The upstream remote lets you rebase if I push any changes to my blankgem.gem repository. A good way to keep up with latest changes across the board.

To get started you'll want to run the script bin/format client This should leave you with a fresh repository. To start using the tools just bundle install and then go ahead and run [bundle exec] rake which shows your current test suite. It'll be empty, for now.

Phone Home The overarching goal of a client is to make a request to a server. Specifically we'll be talking via HTTP over a TCP connection. While I've used most of the libraries out there my main experience lies with http so we'll be using that for this client.

First we'll need to add the gem to our gemspec (for those of you playing with the blankgem fork the file is called endorsemint-client.gemspec). We can get the latest version number from [rubygems][] and we'll want to add it to the runtime dependency list:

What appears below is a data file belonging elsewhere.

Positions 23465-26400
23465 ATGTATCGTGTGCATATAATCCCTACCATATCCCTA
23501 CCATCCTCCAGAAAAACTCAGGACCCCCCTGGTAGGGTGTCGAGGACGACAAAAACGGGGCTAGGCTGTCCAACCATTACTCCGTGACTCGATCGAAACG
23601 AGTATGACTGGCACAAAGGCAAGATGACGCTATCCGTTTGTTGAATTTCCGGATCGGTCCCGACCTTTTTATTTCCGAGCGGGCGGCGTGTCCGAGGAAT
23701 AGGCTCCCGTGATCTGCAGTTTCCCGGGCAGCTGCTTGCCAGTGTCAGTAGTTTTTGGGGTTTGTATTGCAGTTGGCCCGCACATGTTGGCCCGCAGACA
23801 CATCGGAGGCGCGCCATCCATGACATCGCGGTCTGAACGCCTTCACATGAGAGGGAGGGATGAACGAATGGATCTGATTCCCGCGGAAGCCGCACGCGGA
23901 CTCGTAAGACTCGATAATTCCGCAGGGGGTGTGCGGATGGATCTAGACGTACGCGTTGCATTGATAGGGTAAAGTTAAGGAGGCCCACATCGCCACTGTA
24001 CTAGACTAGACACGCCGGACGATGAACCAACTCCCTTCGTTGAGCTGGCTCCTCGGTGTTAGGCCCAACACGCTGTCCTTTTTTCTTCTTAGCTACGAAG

endorsemint-client.gemspec | 1 +
1 file changed, 1 insertion(+)
--- endorsemint-client.gemspec
+++ endorsemint-client.gemspec
@@ -20,6 +20,7 @@ do |spec|
spec.test_files = Dir["test/**/*", "spec/**/*"]
spec.require_paths = ["lib"]
+ spec.add_development_dependency "http", "~> 0.6"
spec.add_development_dependency "bundler", "~> 1.3"
spec.add_development_dependency "rspec", "~> 3.0"
spec.add_development_dependency "rake", "~> 10.1"

We'll add it to the root file like so:

lib/endorsemint/client.rb | 2 ++
1 file changed, 2 insertions(+)
--- a/lib/endorsemint/client.rb
+++ b/lib/endorsemint/client.rb
@@ -1,3 +1,5 @@
+require "http"
module Endorsemint